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Real Options in Real Estate. Theory and Evidence. Overview. Options Real Options Development Option Empirical Evidence Applications. Options. Call option: The right (not the obligation) to purchase a share of stock at a date T in the future for price P. Option Valuation. Stock price

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Real options in real estate

Real Options in Real Estate

Theory and Evidence


  • Options

  • Real Options

  • Development Option

  • Empirical Evidence

  • Applications


  • Call option: The right (not the obligation) to purchase a share of stock at a date T in the future for price P.

Option valuation
Option Valuation

  • Stock price

  • Strike price

  • Interest rate

  • Volatility of stock return

  • Time to maturity

  • Black-Scholes formula: C ( S, K, r, σ, T)

Volatility and call option
Volatility and Call Option

  • No downside cost, so no downside risk.

  • Upside payoff, so risk is good.

  • Method of valuation:

    • Call option payoff can be locally matched by borrowing, and holding some amount of the stock.

    • As S changes, this “replicating portfolio” must be adjusted.

    • We know the price of the stock and the bond at each moment, so we can calculate the equivalent price of the option.

Real options
Real Options

  • Fisher’s NPV criterion: take any project that project that provides a positive Net Present Value.

  • Suppose, however, that taking one project costs you the opportunity to take another positive NPV project?

  • Take the highest NPV of the two.

Example plant construction
Example: Plant Construction

  • Cost of Plant: $100 million

  • Net after-tax cash flow/yr. in perpetuity from plant: $3 million.

  • Cot of capital = current interest rate.

  • Current cost of capital today: 3%.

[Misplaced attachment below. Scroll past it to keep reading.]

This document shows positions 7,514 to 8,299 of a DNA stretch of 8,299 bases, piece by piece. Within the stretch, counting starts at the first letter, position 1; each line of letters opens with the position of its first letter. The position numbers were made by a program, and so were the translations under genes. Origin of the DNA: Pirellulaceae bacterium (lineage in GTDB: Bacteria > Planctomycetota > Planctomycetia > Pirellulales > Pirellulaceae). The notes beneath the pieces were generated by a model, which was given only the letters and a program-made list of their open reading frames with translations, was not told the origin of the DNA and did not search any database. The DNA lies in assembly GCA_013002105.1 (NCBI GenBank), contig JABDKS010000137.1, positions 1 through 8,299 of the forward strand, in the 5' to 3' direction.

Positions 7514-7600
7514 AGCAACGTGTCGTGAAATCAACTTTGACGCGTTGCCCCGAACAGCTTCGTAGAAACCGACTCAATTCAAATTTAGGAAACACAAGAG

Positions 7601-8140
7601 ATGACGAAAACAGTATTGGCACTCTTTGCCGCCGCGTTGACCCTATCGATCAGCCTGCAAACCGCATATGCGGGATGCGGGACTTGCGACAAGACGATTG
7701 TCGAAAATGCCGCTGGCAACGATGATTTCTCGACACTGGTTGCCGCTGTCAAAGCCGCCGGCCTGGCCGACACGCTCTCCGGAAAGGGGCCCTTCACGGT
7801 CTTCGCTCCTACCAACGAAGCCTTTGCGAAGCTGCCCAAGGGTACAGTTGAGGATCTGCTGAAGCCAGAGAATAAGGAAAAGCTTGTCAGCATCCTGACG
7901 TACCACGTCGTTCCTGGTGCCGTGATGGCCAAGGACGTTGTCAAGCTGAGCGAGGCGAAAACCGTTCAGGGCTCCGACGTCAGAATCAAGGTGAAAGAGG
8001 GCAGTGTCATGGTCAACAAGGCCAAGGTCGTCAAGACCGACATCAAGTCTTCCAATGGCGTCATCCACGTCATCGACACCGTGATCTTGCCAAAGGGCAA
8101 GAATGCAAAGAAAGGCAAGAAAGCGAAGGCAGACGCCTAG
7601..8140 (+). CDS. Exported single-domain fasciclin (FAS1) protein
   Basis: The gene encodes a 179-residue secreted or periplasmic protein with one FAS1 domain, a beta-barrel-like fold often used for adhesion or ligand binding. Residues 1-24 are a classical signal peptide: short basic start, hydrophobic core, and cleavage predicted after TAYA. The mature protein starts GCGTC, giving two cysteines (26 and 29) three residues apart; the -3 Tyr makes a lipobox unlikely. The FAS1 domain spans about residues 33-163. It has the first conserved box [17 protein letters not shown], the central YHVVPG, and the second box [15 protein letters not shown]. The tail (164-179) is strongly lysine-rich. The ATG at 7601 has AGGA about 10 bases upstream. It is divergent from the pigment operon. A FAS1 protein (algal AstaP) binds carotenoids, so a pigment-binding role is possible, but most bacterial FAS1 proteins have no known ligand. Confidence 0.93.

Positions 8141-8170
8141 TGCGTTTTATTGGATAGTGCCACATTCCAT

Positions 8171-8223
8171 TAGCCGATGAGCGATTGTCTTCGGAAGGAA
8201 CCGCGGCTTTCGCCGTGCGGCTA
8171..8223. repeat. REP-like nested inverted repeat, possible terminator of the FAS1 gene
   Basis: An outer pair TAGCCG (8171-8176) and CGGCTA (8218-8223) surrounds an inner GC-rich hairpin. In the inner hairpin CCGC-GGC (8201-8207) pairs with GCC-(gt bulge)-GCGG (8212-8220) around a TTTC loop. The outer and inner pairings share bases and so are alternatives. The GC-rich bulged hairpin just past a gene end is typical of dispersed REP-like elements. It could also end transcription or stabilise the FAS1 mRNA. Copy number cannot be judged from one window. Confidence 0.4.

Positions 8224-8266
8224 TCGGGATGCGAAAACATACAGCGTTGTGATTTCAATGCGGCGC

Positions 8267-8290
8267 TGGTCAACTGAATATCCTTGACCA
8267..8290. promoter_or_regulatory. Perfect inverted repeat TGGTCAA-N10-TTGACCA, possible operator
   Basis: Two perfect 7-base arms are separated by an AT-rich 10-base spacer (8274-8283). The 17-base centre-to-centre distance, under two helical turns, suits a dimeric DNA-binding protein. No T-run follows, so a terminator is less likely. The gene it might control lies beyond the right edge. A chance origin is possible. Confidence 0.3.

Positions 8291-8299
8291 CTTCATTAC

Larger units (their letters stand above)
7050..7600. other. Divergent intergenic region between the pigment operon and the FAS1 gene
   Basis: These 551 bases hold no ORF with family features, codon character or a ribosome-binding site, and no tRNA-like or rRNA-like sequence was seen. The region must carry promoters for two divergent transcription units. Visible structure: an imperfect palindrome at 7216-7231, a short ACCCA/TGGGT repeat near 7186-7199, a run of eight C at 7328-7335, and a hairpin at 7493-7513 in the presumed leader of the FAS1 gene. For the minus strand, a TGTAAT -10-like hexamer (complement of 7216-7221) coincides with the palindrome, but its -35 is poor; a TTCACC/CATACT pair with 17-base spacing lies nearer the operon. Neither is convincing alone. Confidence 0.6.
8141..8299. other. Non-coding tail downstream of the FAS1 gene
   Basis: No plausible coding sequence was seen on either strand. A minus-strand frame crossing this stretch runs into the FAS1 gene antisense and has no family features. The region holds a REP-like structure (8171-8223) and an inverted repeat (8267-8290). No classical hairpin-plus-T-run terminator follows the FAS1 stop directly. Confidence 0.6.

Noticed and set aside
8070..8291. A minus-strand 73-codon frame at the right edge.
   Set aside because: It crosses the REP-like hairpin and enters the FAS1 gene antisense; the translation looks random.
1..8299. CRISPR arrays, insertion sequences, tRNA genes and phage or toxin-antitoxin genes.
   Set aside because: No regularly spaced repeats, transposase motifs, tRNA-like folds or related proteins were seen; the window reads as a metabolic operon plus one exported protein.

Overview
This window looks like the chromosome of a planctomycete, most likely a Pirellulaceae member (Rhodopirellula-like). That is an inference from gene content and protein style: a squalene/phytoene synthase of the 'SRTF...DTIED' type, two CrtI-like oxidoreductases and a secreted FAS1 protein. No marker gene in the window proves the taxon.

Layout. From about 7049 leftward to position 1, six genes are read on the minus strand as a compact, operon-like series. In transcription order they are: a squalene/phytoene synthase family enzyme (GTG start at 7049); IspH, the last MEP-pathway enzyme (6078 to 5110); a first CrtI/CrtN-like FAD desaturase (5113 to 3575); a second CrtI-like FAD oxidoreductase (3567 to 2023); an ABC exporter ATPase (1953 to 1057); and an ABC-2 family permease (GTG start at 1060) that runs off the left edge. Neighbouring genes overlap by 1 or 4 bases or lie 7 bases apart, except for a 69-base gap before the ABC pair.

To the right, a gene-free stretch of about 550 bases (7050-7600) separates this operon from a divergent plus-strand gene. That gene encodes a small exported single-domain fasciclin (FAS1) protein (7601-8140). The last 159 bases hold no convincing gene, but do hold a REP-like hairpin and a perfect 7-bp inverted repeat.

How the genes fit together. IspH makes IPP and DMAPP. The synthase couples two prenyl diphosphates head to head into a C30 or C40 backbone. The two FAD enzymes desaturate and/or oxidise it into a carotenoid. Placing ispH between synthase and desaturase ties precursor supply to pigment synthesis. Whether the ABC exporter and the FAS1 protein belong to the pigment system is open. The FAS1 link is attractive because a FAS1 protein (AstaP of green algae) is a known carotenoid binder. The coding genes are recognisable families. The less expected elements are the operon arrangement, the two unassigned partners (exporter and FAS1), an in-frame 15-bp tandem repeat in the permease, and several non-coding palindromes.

• NPV = $3 m/ .03 = $100 m.

  • Build the plant?

Stochastic interest rates
Stochastic Interest Rates

  • Interest rates go up or down each year by 100 BP.

  • If they are certain to go to 2% next year:

  • NPV = [$3 m/.02 - $100m]/(1.03) = $48.54 m

  • Wait one year to build!

  • Each project competes with itself delayed by one period.

  • But ONLY if both projects cannot be undertaken!

  • Irreversible investment.


  • Irreversible investment involves a timing decision.

  • Relevant stochastic variables:

    • Interest rates

    • Demand

    • Investment cost

  • Autocorrelation of variables are relevant.

Real estate example
Real Estate Example

  • Rents vary through time, with some momentum.

  • Rents are locked in for 10 years when you lease.

  • Costs to build are fixed (as are interest rates): $ 400/square foot. Build and lease instantaneously.

  • Current rents are $40/square foot.

  • Current cost of capital is 10%.

  • Rents are trending up: prob 60% of rents going to $50/sq.foot and 40% chance of $30/square foot.

Build or wait
Build or Wait?

  • NPV = $40/.1 - $400 = 0

  • Exp. Value: .6($500-$400)/(1.1) + .4(0)= $90.9

  • Optionality premium = $90.09

  • What if rent (t) = a + b*rent(t-1)+e ?

  • Wait for rents to tip and then build?

  • Issues:

    • Construction time.

    • Build but hold vacant.

Do real options matter
Do Real Options Matter?

  • Laura Quigg (JF, 1993)

  • Examines Seattle market for undeveloped land.

  • Estimates building prices, development costs and models development costs as stochastic.

  • Value with and without std of DC = 0.

Evidence from office construction
Evidence from Office Construction

  • Rena Sivitanidou & Petros Sivitanides (RE Econ 2000)

  • Construction starts should depend upon option value.

  • Higher volatility of rents should cause delay of construction.


  • Time-series of commercial property completions in U.S. Office markets: CC

  • Data: Torto-Wheaton Research: 1982 – 1998.

  • Model:

  • Completions = a+ a1*Completions t-1 + a2*Income + a3*EmpGrowth+ a4*EmpVolatility +a5*Interest +a6*Cost + a7*Commute +a8 Temperature

  • Also used Rents and Vacancies in other models


A = constant: + insignificant